The most interesting characteristics of coast redwood reside in its genetic makeup. Its genetic diversity is very high and the highest of all North American conifer species. Sequoia sempervirens is the only hexaploid conifer with a genome size three times that of its near relative, the giant sequoia. This polyploidy (having more than two paired sets of chromosomes) may explain its extreme survival capability and longevity. The species can clone itself from roots, burls and cuttings. The phenotypic plasticity (how of its leaves allow them to adapt to a wide range of light conditions.

New Zealand foresters are confident that they will be able to breed coast redwoods with more desirable traits than their Californian peers, so that the species can be optimised as industrial roundwood. Attractive compact groves could realise an extremely high carbon storage potential which would justify their new role within Welsh mosaic landscapes.

Suitability for Welsh geography

Forest Research (2016) advise that coast redwood is most suitable for mild, moist climates with more than 1250mm of rainfall, such as those found in Argyll, Wales and southwest England. Favourable locations in terms of climate and site quality will be lower slope and valley bottom sites.

Coast redwood is likely to be a high yielding species. Data from the limited trial sites in the UK indicate high productivity with general yield classes of between 24 and 30 being achieved in England and Wales.

Coast redwood is a species to consider where larch crops are being diversified due to Phytophthora ramorum infection and where site conditions are suitable.

Timber quality – suitable for construction and joinery?

A chalet built in 1966, and redeveloped in 2000 using local wood, including redwood thinnings from the site. The Charles Ackers Redwood Grove at Leighton, Nr Welshpool.

At the site in Leighton a small cabin has been built using local timbers including coast redwood cut from the site. In its native range coast redwood is reported to be used as “veneer, construction lumber, beams, posts, decking external furniture and trim ( However, there is a lack of information about wood properties grown under British conditions.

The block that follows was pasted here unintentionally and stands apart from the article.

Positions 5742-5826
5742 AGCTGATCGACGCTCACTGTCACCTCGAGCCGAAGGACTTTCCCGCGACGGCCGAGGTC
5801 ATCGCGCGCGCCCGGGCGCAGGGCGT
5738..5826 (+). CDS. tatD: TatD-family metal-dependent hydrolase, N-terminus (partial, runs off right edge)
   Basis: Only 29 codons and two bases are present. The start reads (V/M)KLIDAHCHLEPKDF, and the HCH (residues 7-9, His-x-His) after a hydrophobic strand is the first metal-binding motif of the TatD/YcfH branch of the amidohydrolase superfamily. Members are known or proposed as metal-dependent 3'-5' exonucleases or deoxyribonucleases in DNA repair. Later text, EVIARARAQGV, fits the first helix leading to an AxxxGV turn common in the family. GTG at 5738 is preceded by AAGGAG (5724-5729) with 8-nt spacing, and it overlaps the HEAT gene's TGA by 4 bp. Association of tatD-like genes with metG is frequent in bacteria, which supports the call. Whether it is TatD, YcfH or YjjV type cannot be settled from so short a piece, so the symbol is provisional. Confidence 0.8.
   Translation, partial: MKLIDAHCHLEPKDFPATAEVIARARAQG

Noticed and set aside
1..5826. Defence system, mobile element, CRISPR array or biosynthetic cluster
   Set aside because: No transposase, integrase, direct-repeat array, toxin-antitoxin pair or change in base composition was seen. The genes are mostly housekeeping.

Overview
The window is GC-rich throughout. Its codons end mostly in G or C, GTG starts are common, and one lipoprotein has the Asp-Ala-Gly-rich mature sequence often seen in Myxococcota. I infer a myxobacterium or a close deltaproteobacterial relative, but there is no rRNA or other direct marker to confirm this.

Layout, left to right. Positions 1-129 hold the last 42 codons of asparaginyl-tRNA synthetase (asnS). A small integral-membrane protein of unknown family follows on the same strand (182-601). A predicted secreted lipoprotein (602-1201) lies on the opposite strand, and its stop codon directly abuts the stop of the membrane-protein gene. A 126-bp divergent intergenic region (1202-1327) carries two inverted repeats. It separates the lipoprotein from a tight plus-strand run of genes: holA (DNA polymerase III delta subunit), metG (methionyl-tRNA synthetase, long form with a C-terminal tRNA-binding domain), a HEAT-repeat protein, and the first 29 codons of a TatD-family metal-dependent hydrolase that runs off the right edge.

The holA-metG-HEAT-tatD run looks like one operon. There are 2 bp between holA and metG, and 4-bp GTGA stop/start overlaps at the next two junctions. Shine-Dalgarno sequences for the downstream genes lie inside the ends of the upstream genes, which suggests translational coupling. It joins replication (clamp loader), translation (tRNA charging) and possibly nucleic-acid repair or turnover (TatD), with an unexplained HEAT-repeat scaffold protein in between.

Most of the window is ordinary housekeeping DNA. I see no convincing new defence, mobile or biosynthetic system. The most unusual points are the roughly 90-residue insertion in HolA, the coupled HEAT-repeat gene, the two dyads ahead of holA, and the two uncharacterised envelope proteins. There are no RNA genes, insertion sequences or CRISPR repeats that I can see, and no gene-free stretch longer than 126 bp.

“My own experience as a sawmiller is that coast redwood cuts and dries really nicely. The heartwood is reasonably durable although there’s a lower proportion compared with western red cedar or larch. The thick fibrous bark may offer potential as an insulating material.” Dainis Dauksta.

Future uses: explore and experiment!

There is more to learn about this species, and while there is a lack of information about wood properties, we also do not know precisely what our wood requirements will be in the future and what processing advancements will have been made. Given the diverse and evolving nature of the timber processing sector it is likely that there will be many future uses.

Because of its high productivity and unusual growth characteristics this species will be of increasing interest in British forestry under predicted climate change. If the carbon sequestration potential of different species is to be considered alongside other properties and multiple landscape requirements, then surely it won’t be long before we start to see increasing groves of coast redwood planted here in Wales?